From In Defense of Animals
As part of our undercover investigation into South Korea's dog and cat meat trade - dog and cat meat in South Korea is neither legal nor illegal but inhabits "a legal blind spot" - IDA's investigative unit arrived at the notorious Moran Market, Seongnam-city's infernal outdoor nightmare.
Entering this twisted farmers' market, we passed cage after cage of dogs, pitiful and doomed, as well as black goats, bunnies, chickens, roosters, and a cage of tiny kittens, many with their eyes closed, meowing softly.
Then, amid the rot and stink of the buying and selling, the weighing of dogs, the slaughtering in the back of stores, the blood everywhere, the unforgettable sound of a blowtorch removing fur was a wailing and desperate cry coming from a little black and white cat.
As we started to speak to her, the farmer noticed our interest, and asked, "How we want it to be?" - meaning, prepared as soup or porridge or as an extract, or do we want it alive?
It was in the 1980s that cat-part products began to be advertised as having so-called medicinal properties and sold as remedies for rheumatism and arthritis, most famously for the knees. Approximately 100,000 cats each year are slaughtered for soup and goyangisoju or "health tonics." Unlike dogs, cats are not farmed for their meat, but are stolen, surrendered, or picked up as strays.
There isn't a country in the world that has identified a humane way of supplying dogs and cats for human consumption, so butchers kill with frightening impunity in the most horrific fashion. Cats are bludgeoned and thrown into boiling water while conscious. Many have their legs broken so they can't escape, and are often skinned alive. And perhaps most pernicious of all is the nightmarish fiction, fueled by profit, that the more suffering endured during slaughter, the more tender the meat and more potent the so-called medicinal properties.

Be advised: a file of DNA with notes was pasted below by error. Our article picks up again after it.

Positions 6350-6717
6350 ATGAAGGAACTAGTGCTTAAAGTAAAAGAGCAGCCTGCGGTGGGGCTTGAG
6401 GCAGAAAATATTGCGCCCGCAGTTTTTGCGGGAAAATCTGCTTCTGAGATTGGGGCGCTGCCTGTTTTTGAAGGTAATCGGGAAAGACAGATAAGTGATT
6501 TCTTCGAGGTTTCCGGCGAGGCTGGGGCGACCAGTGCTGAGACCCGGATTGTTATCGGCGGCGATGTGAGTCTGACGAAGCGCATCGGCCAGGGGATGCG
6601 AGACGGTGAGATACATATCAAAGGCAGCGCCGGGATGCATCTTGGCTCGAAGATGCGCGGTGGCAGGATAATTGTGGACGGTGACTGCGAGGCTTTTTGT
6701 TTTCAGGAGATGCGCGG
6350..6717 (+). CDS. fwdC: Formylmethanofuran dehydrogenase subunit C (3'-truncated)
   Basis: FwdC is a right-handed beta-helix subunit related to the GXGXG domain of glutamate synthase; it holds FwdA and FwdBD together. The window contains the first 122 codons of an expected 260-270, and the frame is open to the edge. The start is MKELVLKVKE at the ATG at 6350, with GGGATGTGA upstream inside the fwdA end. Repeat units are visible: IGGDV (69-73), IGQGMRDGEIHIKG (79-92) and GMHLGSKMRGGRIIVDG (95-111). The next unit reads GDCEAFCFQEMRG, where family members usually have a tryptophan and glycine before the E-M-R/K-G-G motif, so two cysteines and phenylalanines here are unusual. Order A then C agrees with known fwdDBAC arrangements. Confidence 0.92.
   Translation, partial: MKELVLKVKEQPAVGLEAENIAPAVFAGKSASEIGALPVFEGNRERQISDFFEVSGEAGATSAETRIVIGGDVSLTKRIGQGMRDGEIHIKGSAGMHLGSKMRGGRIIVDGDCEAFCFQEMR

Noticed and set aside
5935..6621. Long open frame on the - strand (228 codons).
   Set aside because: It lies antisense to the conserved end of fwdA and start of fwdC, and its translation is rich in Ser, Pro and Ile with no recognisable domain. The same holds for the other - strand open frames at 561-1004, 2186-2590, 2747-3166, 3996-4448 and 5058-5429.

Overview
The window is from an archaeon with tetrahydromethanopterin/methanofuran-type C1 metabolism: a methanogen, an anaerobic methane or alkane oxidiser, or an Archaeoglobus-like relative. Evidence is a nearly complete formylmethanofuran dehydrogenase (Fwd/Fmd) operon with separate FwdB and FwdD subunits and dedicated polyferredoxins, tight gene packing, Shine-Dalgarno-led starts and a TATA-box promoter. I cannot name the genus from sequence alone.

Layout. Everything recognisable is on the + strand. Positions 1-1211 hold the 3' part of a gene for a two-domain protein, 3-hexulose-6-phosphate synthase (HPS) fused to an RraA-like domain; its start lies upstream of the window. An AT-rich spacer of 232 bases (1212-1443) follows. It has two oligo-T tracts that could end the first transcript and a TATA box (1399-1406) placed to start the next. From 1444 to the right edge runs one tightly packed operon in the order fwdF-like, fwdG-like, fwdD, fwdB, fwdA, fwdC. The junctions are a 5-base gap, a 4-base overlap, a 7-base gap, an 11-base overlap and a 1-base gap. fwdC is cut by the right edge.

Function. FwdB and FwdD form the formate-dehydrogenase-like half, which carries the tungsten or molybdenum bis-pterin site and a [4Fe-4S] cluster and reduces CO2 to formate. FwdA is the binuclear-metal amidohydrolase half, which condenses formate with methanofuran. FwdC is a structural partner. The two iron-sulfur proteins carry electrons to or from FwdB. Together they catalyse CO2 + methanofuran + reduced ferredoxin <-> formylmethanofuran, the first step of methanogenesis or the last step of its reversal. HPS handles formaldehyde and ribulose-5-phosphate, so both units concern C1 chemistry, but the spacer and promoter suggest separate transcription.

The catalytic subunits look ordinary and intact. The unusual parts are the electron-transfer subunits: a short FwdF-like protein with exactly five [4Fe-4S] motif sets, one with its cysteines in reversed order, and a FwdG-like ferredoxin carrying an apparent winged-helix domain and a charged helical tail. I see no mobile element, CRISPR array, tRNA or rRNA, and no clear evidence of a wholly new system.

As much as we wanted to free all the market's victims, we finally left "hell on Earth" with the little shorthaired cat in a cardboard box with no holes, and named her Cleopatra. After a vet visit and boarding with a South Korean activist, IDA funded her transport to Los Angeles, where she now lives with Heather and Rudy, her foster parents, who are over the moon about little Cleo, and her brother, Oli, whom she worships.
Every day is a new adventure, whether it is the two cats madly dashing about the house and then curling up together, Cleo trying to clean Oli's head, Cleo playing with her toy, and Oli loving his laser pointer. Recently, a bug was spotted in the house causing all kind of havoc. It took a while for the cats to see the tiny beetle on the ceiling but then they were transfixed for hours. Oli made bird-like chirps, emitting sounds of "ma, ma, ma," as Cleo was watching Oli, waiting for his direction. And then the acrobatics began, both felines, with their lithe stretches, trying to reach the beetle. As Cleo gazed with excitement, she was very vocal, gushing her deep sighs of pleasure. The two great friends watched and hoped for some movement on the beetle's part, but soon gave up and took off for their coveted afternoon nap together.
Once howling inside her revolting cage at Moran Market, Cleo is all happiness and contentment now, purring with constant delight at being free and loving Oli. To quote writer Monica Edwards, "Purring would seem to be, in her case, an automatic safety-valve device for dealing with happiness overflow."